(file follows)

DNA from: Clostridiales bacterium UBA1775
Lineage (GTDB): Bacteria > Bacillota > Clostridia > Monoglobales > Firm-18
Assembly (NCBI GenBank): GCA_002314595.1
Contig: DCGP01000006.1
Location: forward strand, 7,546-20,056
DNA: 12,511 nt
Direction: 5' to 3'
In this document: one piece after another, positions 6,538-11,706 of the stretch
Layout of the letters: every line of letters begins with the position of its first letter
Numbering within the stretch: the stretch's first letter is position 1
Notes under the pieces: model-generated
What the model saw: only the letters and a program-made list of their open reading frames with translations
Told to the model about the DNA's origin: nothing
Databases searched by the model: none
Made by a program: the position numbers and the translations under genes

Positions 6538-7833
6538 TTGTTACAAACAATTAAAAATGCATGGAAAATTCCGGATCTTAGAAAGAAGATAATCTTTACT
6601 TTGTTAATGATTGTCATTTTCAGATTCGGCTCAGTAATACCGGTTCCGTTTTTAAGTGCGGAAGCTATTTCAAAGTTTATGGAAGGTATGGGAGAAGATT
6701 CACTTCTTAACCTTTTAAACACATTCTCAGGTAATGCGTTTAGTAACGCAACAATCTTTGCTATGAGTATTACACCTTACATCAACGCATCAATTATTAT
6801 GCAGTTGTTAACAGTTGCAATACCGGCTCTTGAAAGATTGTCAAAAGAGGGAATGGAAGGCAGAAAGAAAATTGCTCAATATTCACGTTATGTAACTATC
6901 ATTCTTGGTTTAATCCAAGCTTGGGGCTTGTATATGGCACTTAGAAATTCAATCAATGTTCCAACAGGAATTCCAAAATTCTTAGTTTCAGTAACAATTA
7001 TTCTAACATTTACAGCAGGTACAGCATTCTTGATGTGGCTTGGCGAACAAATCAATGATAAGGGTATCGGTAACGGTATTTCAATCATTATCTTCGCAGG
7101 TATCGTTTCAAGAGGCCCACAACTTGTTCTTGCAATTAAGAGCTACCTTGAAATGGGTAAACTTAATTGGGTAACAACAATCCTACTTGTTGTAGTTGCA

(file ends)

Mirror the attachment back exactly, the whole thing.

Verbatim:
DNA from: Clostridiales bacterium UBA1775
Lineage (GTDB): Bacteria > Bacillota > Clostridia > Monoglobales > Firm-18
Assembly (NCBI GenBank): GCA_002314595.1
Contig: DCGP01000006.1
Location: forward strand, 7,546-20,056
DNA: 12,511 nt
Direction: 5' to 3'
In this document: one piece after another, positions 6,538-11,706 of the stretch
Layout of the letters: every line of letters begins with the position of its first letter
Numbering within the stretch: the stretch's first letter is position 1
Notes under the pieces: model-generated
What the model saw: only the letters and a program-made list of their open reading frames with translations
Told to the model about the DNA's origin: nothing
Databases searched by the model: none
Made by a program: the position numbers and the translations under genes

Positions 6538-7833
6538 TTGTTACAAACAATTAAAAATGCATGGAAAATTCCGGATCTTAGAAAGAAGATAATCTTTACT
6601 TTGTTAATGATTGTCATTTTCAGATTCGGCTCAGTAATACCGGTTCCGTTTTTAAGTGCGGAAGCTATTTCAAAGTTTATGGAAGGTATGGGAGAAGATT
6701 CACTTCTTAACCTTTTAAACACATTCTCAGGTAATGCGTTTAGTAACGCAACAATCTTTGCTATGAGTATTACACCTTACATCAACGCATCAATTATTAT
6801 GCAGTTGTTAACAGTTGCAATACCGGCTCTTGAAAGATTGTCAAAAGAGGGAATGGAAGGCAGAAAGAAAATTGCTCAATATTCACGTTATGTAACTATC
6901 ATTCTTGGTTTAATCCAAGCTTGGGGCTTGTATATGGCACTTAGAAATTCAATCAATGTTCCAACAGGAATTCCAAAATTCTTAGTTTCAGTAACAATTA
7001 TTCTAACATTTACAGCAGGTACAGCATTCTTGATGTGGCTTGGCGAACAAATCAATGATAAGGGTATCGGTAACGGTATTTCAATCATTATCTTCGCAGG
7101 TATCGTTTCAAGAGGCCCACAACTTGTTCTTGCAATTAAGAGCTACCTTGAAATGGGTAAACTTAATTGGGTAACAACAATCCTACTTGTTGTAGTTGCA